Resource created by Leeds Libraries.
A Global View
The world's first circus began in London in 1768. In Asia and Eastern Europe during this year, war broke out between the Russian and Ottoman (Turkish) Empires, the second of many military conflicts between the two powers over the next few centuries. In America, the Native American Cherokee nation gave up a large portion of land to the British (now almost all of West Virginia) and off the coast of Norway the slave ship Fredensborg sank in a violent storm. The Dutch crew had almost completed their return journey from the Danish West Indies, where they had sold over 250 enslaved Africans and filled the ship with sugar, tobacco and other goods produced on plantations.
- English: Planning, drafting and writing; Reading aloud; Listening; Evaluating and debating
- Key Stage 1 History: Significant local historical events, people and places
- Key Stage 2 History: Local Study, Theme extending knowledge beyond 1066
- Key Stages 1 & 2 Art: Exploring and developing ideas
- Key Stage 2 Geography
1. Think about the kind of things you do in your spare time.
- Write a list of all the activities you take part in for fun in your spare time
- Now write a list of the things you think you might have done if you had lived in the Tudor/Georgian/Victorian times.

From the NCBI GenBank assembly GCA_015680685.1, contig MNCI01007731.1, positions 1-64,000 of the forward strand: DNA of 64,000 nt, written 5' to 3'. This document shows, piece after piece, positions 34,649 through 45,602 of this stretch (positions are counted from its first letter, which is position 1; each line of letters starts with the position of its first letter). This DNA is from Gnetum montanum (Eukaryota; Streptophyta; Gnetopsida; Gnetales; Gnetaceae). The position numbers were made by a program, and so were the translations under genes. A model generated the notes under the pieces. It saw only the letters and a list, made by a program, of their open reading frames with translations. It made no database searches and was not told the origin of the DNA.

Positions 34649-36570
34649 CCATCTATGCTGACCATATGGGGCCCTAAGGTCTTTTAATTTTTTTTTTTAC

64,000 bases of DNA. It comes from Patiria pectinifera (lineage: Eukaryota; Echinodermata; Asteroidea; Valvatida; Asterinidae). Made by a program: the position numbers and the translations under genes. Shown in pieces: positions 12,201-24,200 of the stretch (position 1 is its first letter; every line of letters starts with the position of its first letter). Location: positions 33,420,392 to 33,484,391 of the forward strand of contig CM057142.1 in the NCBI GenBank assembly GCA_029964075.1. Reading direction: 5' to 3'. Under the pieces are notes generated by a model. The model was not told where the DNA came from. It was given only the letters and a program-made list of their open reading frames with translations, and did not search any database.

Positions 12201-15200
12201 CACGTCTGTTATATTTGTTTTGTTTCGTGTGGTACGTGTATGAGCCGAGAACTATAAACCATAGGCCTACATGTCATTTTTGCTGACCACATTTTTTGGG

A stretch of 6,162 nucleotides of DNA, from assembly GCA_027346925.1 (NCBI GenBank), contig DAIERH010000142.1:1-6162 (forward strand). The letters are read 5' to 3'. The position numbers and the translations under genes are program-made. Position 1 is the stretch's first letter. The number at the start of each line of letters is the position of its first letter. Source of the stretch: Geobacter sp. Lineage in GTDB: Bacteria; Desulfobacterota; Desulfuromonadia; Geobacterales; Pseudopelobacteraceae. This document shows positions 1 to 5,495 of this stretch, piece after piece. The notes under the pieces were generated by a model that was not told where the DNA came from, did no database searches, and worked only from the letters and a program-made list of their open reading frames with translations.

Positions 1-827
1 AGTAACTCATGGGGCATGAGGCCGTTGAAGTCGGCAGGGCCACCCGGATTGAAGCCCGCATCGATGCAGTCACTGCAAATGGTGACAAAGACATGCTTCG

- How are the two lists different? Is there anything on your modern list you don’t think you would have done in the past? Why is this?
2. Look at the advert poster for Cookes Circus, held at Boar Lane in Leeds in 1850:
- Do you think this would have been a popular show, and explain why?
- Looking at the poster, what types of animals do you think you would have seen at this show?
- What do you think are the main differences between this show and a modern circus?
- Find out about a modern day Circus. Have a look at some of the performers and see if you can find out more about their lives and what inspired them.
3. Look at the Robert Bros Hip Hip Zooray Circus poster from 1955. Compare this poster to the Cookes Circus poster:
- If you had to choose to go to one of the shows, which one would you have chosen and why? Discuss your choice and reasons with a partner.
- If you were the manager of a circus today think about what acts you would include in your show. Is there a new kind of act you want to develop? What is it and who/what will perform? Who will come to your circus? How much will you charge? What will people most enjoy about your circus? Design your own poster to advertise your opening event.
4. Listen to the Beatles song ‘Being for the Benefit of Mr Kite’. Do you like the song? Using your research on a modern day circus performer, write your own circus song and music. Perform or record your song to the rest of your class.
5. Using a large map of Leeds locate where all the main circus performances listed in this resource took place. Are any of them near to where you live?
- What would life have been like in the circus for a child in Victorian times? If you were in the circus what would your performance be?
- Should animals perform in the circus? Think about what life might be like for animals in the circus. Discuss your ideas with a partner and come up with all the benefits and disadvantages. You can find out more about circus animals and the Animal Welfare Act at www.rspca.org.uk/adviceandwelfare/wildlife/captivity/circuses.
- How can we find out whether the story about the Elephant in the Ginnel is true? What sources of evidence could we use to find out more?